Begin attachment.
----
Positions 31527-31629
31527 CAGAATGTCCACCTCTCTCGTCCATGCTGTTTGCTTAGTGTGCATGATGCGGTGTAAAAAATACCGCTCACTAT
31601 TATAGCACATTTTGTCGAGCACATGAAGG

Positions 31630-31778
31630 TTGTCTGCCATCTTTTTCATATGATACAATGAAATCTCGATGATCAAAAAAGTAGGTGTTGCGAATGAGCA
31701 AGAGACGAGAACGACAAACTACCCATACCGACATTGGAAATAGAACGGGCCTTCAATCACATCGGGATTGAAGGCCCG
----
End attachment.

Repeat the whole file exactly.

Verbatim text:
Positions 31527-31629
31527 CAGAATGTCCACCTCTCTCGTCCATGCTGTTTGCTTAGTGTGCATGATGCGGTGTAAAAAATACCGCTCACTAT
31601 TATAGCACATTTTGTCGAGCACATGAAGG

Positions 31630-31778
31630 TTGTCTGCCATCTTTTTCATATGATACAATGAAATCTCGATGATCAAAAAAGTAGGTGTTGCGAATGAGCA
31701 AGAGACGAGAACGACAAACTACCCATACCGACATTGGAAATAGAACGGGCCTTCAATCACATCGGGATTGAAGGCCCG